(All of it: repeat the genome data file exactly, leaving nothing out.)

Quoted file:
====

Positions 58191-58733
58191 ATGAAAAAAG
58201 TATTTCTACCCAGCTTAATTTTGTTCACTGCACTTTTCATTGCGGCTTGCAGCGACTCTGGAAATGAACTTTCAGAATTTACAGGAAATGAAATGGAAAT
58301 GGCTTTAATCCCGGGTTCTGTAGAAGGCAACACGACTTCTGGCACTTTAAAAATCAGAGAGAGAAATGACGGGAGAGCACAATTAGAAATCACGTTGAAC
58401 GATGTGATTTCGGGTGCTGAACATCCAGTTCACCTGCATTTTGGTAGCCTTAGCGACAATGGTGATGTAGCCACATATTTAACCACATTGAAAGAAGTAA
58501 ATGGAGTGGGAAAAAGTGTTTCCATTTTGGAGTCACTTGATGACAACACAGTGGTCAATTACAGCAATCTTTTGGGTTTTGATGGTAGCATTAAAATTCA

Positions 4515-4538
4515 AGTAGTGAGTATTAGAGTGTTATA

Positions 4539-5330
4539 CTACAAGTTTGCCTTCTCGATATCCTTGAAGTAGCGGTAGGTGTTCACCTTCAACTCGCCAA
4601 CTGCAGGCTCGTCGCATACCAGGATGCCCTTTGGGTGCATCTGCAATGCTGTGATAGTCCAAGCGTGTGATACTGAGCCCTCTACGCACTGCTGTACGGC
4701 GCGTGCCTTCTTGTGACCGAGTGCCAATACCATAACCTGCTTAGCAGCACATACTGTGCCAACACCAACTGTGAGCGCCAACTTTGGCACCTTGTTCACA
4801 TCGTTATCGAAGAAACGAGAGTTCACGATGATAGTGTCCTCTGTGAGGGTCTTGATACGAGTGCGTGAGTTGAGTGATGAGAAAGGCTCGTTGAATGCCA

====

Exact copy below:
Positions 58191-58733
58191 ATGAAAAAAG
58201 TATTTCTACCCAGCTTAATTTTGTTCACTGCACTTTTCATTGCGGCTTGCAGCGACTCTGGAAATGAACTTTCAGAATTTACAGGAAATGAAATGGAAAT
58301 GGCTTTAATCCCGGGTTCTGTAGAAGGCAACACGACTTCTGGCACTTTAAAAATCAGAGAGAGAAATGACGGGAGAGCACAATTAGAAATCACGTTGAAC
58401 GATGTGATTTCGGGTGCTGAACATCCAGTTCACCTGCATTTTGGTAGCCTTAGCGACAATGGTGATGTAGCCACATATTTAACCACATTGAAAGAAGTAA
58501 ATGGAGTGGGAAAAAGTGTTTCCATTTTGGAGTCACTTGATGACAACACAGTGGTCAATTACAGCAATCTTTTGGGTTTTGATGGTAGCATTAAAATTCA

Positions 4515-4538
4515 AGTAGTGAGTATTAGAGTGTTATA

Positions 4539-5330
4539 CTACAAGTTTGCCTTCTCGATATCCTTGAAGTAGCGGTAGGTGTTCACCTTCAACTCGCCAA
4601 CTGCAGGCTCGTCGCATACCAGGATGCCCTTTGGGTGCATCTGCAATGCTGTGATAGTCCAAGCGTGTGATACTGAGCCCTCTACGCACTGCTGTACGGC
4701 GCGTGCCTTCTTGTGACCGAGTGCCAATACCATAACCTGCTTAGCAGCACATACTGTGCCAACACCAACTGTGAGCGCCAACTTTGGCACCTTGTTCACA
4801 TCGTTATCGAAGAAACGAGAGTTCACGATGATAGTGTCCTCTGTGAGGGTCTTGATACGAGTGCGTGAGTTGAGTGATGAGAAAGGCTCGTTGAATGCCA